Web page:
The data were obtained from health examinations of employees of the Kailuan Group LLC in Tangshan city in the central north of China, which is situated 150 km southeast of Beijing. The Kailuan community is a functional and comprehensive community owned and managed by the Kailuan Group. The Kailuan study was a prospective population-based cohort study in the Kailuan community. This study was designed to investigate risk factors for chronic diseases. All residents in the Kailuan community have routine medical examinations, which include physical examination, and routine blood, urine, and biochemical tests every two years without charge. Details of the Kailuan prospective study have been previously described [17-19,30]. From June 2006 to September 2007, a total of 101,510 (81,110 men, 20,400 women; aged 18-98 year old) employees and retirees agreed to participate, were enrolled after written informed consent obtained. They underwent the baseline survey regarding health status and lifestyle. All data collection was performed by trained doctors and nurses.

Participants with a history of diabetes, or fasting blood glucose (FBG) ≥5.6mmol/L (n=30489), myocardial infarction (MI, n=1305), stroke (n=2336), cancer (n=327), or severe nephropathy (estimated Glomerular Filtration Rate; eGFR) ≤30 ml/min/1.73 m2, n=1043), or those with missing measurement of SUA and other measurements (n=1284) and those with missing data of 2008 or 2010(n=8439), were excluded, leaving 56287 participants. In the follow up study, 266 women and 1343 men were diagnosed as diabetes and thus were excluded. Therefore, the total participants of this study were 54678. The participants of this study have lower proportion of males and are younger in age compared to general population of Kailuan community. The participants also have lower systolic blood pressure (SBP), diastolic blood pressure (DBP), body mass index (BMI), triglycerides (TG), total cholesterol (TC), low-density lipoprotein cholesterol (LDL-C), and FBG. The participants also have lower proportion of smoking, alcohol drinking, history of hypertension or hyperlipidemia.

Laboratory assessment

Blood samples were obtained from the antecubital vein and transfused into vacuum tubes containing EDTA in the morning after an overnight fasting period. Within 30 minutes of collection, the blood was centrifuged for 10 minutes at 3000 rotations per minute at 25 °C. An auto analyzer (Hitachi 747; Hitachi, Tokyo, Japan) was used to measure SUA (uric acid enzymatic method), FBG, serum creatinine, TC, TG, high-density lipoprotein cholesterol (HDL-C), LDL-C, and hypersensitive C-reactive protein (hs-CRP) at the central laboratory of Kailuan hospital. Kit was provided by the Biology Institute of North China. The coefficient of variations of SUA assessment was ≤6.0% for both within and between groups. The CKD-EPI Equation was used to estimate estimated glomerular filtration rate (eGFR) expressed in ml/min/1.73 m2 [20].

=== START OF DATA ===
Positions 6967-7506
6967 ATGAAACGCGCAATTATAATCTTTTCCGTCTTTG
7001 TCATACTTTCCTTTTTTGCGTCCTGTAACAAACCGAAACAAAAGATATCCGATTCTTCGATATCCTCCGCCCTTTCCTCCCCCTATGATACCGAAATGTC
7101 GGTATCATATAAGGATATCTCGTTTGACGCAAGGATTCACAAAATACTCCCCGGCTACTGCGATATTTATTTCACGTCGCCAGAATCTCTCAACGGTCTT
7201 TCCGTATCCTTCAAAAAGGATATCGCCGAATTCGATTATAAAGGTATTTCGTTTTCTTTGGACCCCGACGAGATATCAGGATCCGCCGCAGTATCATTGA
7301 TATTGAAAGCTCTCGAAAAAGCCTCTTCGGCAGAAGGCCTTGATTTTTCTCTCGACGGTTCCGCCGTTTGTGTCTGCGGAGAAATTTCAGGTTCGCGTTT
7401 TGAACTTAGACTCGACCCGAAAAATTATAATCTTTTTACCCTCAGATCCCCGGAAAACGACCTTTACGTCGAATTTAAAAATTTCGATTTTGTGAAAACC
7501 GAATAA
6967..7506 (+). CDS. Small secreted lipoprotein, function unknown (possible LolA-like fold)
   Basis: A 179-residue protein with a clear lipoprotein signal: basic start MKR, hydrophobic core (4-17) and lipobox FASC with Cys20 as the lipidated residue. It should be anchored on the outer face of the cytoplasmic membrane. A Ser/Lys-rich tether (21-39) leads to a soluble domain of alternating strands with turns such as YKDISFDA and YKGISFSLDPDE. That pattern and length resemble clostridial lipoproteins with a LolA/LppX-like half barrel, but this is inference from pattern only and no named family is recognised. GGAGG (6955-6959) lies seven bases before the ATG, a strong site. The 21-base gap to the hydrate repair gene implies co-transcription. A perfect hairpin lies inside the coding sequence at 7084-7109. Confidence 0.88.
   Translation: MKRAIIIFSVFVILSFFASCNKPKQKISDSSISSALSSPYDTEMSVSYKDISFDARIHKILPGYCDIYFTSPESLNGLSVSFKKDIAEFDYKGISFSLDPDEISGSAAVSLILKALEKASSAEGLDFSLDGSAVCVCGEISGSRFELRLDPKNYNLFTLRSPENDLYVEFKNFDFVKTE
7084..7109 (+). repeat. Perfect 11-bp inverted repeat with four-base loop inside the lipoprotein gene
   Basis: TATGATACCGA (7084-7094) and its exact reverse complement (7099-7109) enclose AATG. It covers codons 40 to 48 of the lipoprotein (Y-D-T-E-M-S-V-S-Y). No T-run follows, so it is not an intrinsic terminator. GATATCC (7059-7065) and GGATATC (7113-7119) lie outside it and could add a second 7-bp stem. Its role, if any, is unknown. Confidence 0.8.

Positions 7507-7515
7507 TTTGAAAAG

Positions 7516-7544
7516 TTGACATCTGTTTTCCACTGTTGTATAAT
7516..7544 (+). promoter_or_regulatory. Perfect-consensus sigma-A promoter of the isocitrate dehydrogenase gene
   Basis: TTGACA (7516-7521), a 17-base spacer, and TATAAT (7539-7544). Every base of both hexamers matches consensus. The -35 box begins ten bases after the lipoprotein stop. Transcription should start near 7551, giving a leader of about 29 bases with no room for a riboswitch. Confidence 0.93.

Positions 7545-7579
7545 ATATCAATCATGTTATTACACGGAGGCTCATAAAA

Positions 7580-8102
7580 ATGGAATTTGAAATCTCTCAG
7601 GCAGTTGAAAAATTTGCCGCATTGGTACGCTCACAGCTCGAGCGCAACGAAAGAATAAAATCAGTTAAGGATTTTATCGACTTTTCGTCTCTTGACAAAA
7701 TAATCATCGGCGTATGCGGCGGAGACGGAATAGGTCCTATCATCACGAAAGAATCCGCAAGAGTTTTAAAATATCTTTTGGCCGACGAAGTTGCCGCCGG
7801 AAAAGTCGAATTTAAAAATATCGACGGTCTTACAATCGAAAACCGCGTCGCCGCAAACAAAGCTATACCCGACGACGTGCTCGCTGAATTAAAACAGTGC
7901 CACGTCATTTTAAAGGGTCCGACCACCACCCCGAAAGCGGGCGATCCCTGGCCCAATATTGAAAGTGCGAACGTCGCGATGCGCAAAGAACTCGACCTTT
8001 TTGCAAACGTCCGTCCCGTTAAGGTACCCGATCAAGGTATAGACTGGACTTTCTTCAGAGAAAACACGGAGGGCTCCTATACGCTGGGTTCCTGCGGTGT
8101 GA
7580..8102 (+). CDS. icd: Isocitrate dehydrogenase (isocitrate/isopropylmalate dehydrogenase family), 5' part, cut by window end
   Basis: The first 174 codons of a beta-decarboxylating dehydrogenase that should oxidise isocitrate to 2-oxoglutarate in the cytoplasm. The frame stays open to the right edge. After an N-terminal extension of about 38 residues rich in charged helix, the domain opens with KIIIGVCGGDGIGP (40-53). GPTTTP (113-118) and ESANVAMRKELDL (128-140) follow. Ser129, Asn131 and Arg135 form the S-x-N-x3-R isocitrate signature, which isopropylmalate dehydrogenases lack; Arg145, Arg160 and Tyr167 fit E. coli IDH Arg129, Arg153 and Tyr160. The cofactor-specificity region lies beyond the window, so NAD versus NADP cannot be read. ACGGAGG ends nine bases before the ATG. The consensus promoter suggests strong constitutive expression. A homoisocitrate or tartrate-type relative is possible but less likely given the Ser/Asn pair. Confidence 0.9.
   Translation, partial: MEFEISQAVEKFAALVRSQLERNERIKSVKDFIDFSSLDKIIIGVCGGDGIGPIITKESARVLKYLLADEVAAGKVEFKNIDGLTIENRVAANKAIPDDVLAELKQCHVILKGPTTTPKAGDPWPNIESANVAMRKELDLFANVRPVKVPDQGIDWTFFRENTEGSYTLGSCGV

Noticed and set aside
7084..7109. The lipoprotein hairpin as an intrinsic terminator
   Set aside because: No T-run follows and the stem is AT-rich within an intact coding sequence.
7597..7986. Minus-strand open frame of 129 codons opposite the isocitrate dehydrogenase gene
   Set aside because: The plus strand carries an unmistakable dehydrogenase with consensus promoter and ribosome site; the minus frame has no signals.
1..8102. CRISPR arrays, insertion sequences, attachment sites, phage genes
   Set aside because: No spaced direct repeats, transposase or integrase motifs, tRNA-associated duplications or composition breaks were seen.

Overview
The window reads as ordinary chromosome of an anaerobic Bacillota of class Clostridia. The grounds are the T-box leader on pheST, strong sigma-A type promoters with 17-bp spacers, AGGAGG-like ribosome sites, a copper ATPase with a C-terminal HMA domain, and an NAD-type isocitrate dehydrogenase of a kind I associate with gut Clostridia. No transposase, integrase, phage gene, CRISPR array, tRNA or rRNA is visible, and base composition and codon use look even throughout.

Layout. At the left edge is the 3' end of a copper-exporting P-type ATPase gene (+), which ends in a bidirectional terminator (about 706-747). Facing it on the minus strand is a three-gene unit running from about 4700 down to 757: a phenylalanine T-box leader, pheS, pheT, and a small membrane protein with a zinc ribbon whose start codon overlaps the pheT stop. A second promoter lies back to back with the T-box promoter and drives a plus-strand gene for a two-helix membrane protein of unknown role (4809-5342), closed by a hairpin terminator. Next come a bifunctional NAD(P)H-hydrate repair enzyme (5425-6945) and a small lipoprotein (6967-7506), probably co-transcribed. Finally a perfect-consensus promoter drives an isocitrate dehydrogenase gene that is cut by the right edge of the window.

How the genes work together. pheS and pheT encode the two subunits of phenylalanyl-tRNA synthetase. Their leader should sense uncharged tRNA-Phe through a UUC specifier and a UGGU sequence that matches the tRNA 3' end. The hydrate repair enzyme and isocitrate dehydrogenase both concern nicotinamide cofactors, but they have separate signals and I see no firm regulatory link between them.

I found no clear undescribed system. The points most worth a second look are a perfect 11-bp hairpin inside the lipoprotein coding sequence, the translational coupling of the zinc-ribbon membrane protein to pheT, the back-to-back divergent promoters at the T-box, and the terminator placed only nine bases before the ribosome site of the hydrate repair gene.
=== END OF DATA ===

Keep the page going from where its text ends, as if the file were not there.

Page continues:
Assessment of diabetes and IFG

Diabetes and IFG were defined by the criteria of American Diabetes Association. Diabetes was defined as follows: FBG≥7.0mmol/L and/or validated physician diagnosis and/or current use of glucose-lowering medications; IFG was defined as FBG ≥5.6mmol/L and ≤7.0mmol/L but excluding diabetes.

Questionnaire assessment

Questionnaires were administered in person by research doctors. Smoking status and drinking status were classified using self-reported information as “never, former, or current.” The existence of preexisting stroke, MI, cancer, hyperlipidemia, or hypertension, was defined as any self-reported previous physician diagnosis. The use of antihypertensive, antihyperlipidemia, and glucose-lowering medications within the past 2 weeks of the baseline interview was self-reported.

Anthropometric measurements and blood pressure measurement

Anthropometric indices included height and weight. All individuals were measured while they were wearing scrubs. Height was measured to the nearest 0.1 cm using a tape measure, and weight was measured to the nearest 0.1 kg using calibrated platform scales. BMI was calculated as body weight (kg) divided by the square of height (m2). Blood pressure (BP) was measured in the right arm with study participants in a sitting position using a regular mercury sphygmomanometer after resting for 15 minutes. Three consecutive BP readings were used to generate a mean value. Hypertension was defined as a mean DBP ≥90mmHg or a mean SBP ≥140mmHg or the use of antihypertensive medication indicated to treat high blood pressure.